This paper outlines brain regions involved in α-2 adrenergic (α2A) mediated sleep pathways in a mouse model.   By using targeted acute genetic knockdowns of α2A receptors in the locus coeruleus the authors were able to show that the loss of righting reflex and sedation are mediated by α2A agonists but likely involved distinct pathways, and suggesting that LORR is not loss of consciousness but rather a spinal cord inhibitory process. Looking at activated neurons in the hypothalamus they showed a similar pattern of activation between dexmedetomidine-sedated animals and animals in normal recovery sleep.   Targeted reactivation of lateral preoptic neu­rons was sufficient to induce sedation and that GABA inhibition in the same region delayed the sedation caused by dexmedetomidine implying in the involvement of other neuronal subsets in this process.

Ube3a Imprinting Impairs Circadian Robustness in Angelman Syndrome Models

Patients with Angelman’s syndrome (AS) have imprinting of the paternal allele of the unbiquitin ligase encoded by the Ube3a gene and sleep disturbances inclusive of short sleep duration and increased sleep latency. The authors of this work link Ube3a to modulation of circadian rhythms through the accumulation of the molecular clock protein BMAL1 in a mouse model of AS. AS mice have lengthened endogenous circadian period lengths (which is rescued ex-vivo by unsilencing the paternal allele), and entrain faster to advances in light than wild-type controls. Additionally AS mice have an increased body weight with a higher fat composition than controls. These data provide mechanistic detail to the link between altered metabolism and circadian disruption not only in AS but more broadly as well.

Environmental Disruption of the Circadian Clock Leads to Altered Sleep and Immune Responses in Mouse

Mice chronically maintained on a shortened day schedule (20 hours – 10 hours light : 10 hours dark) as a model of circadian disruption have no total sleep deprivation but lose the nocturnal-diurnal oscillation in REM and NREM percentage present in control animals. When exposed to an in vivo LPS challenge experimental animals demonstrate altered peripheral immune responses notably the chemokine MCP-1, and altered hippocampal cytokine mRNA expression. This work intimates the importance of intact circadian rhythm in generating immune responses and maintaining normal sleep quality.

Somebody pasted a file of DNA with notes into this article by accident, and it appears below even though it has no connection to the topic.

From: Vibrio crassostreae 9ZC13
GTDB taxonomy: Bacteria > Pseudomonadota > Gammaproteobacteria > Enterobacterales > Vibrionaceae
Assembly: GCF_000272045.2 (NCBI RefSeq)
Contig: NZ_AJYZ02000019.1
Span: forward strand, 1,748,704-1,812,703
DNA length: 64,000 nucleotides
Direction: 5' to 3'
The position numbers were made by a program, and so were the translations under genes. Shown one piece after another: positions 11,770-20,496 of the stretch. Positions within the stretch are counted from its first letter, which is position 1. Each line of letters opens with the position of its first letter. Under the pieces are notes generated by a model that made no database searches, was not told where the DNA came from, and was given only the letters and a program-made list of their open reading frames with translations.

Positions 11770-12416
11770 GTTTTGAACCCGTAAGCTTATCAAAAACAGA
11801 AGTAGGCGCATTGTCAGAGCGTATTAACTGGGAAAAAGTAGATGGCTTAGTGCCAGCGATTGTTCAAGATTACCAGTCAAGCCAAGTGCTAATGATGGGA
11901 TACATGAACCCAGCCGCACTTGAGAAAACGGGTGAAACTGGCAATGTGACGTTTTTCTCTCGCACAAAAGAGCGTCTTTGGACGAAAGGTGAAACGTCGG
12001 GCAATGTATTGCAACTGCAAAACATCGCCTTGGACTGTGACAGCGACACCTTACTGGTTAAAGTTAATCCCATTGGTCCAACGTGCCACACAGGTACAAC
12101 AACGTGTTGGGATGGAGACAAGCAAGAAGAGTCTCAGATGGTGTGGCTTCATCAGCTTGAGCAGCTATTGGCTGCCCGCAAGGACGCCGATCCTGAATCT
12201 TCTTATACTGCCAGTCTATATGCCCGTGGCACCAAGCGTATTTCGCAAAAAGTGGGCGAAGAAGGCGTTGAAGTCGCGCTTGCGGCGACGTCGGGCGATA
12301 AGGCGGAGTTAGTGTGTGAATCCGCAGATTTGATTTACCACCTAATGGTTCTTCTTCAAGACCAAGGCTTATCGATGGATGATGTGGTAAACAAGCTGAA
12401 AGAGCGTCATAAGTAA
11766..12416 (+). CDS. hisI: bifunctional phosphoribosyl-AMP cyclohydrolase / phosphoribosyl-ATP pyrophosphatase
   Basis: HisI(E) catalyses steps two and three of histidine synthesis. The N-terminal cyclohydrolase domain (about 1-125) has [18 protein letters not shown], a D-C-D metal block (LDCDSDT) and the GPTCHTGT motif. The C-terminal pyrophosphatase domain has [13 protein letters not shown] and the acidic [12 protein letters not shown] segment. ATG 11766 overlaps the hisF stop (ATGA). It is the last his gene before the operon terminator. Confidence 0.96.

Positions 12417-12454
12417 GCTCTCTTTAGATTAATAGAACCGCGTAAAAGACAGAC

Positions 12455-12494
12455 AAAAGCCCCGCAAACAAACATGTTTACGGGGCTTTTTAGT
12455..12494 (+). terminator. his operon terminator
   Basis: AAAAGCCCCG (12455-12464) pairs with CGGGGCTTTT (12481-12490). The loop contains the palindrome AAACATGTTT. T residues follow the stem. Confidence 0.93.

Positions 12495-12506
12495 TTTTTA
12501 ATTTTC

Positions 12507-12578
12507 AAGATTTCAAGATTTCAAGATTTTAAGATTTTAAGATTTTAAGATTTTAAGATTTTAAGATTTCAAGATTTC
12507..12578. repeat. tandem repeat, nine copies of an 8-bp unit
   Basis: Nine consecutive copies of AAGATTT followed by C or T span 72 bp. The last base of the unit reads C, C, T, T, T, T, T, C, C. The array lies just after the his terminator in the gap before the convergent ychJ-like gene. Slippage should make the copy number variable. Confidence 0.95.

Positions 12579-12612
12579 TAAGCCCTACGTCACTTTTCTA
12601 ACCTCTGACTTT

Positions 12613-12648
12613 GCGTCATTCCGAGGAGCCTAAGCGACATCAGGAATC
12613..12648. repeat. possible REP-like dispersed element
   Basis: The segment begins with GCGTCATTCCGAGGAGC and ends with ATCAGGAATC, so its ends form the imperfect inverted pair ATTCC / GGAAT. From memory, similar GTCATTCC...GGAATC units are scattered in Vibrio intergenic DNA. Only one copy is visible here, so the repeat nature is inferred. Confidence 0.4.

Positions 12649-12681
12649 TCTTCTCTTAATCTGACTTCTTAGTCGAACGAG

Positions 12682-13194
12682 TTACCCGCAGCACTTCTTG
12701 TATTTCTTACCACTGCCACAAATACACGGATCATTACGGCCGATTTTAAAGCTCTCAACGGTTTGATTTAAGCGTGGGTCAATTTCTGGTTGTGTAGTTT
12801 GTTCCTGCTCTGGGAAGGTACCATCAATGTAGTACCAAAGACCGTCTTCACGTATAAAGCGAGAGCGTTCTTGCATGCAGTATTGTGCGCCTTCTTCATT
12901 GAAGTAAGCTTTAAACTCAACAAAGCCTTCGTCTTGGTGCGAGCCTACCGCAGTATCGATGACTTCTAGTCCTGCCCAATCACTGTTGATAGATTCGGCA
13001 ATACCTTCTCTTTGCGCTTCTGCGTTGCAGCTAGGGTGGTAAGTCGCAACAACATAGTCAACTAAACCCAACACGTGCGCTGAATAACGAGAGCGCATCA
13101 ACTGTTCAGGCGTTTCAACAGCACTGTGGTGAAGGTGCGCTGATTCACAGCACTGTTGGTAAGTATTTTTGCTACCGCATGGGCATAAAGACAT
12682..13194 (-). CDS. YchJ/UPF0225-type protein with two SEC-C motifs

Differential Acute Effects of Sleep on Spontaneous and Stimulated Production of Tumor Necrosis Factor in Men

This study looked at the effect of sleep deprivation on serum, and released TNF-α from monocytes in human subjects. Sleep deprivation resulted in a blunted oscillation of TNF-α release in-vivo, decreased oscillation of circulating monocytes during the study period and was associated with decreased TNF-α production from LPS stimulated monocytes ex-vivo. Correlation analysis in the normal sleep group points towards a regulatory association of circulating hormones including cortisol, norepinephrine and prolactin. This study is objectively supportive of a widely held belief that normal sleep is necessary for a robust immune response to an innate immune challenge.

Chronic Sleep Fragmentation Induces Endothelial Dysfunction and Structural Vascular Changes in Mice

Long-term sleep fragmentation induces vascular endothelial dysfunction and mild blood pressure increases. Sleep fragmentation also leads to morphologic vessel changes characterized by elastic fiber disruption and disorganization, increased recruitment of inflammatory cells, and altered expression of senescence markers, thereby supporting a role for sleep fragmentation in the cardiovascular morbidity of OSA.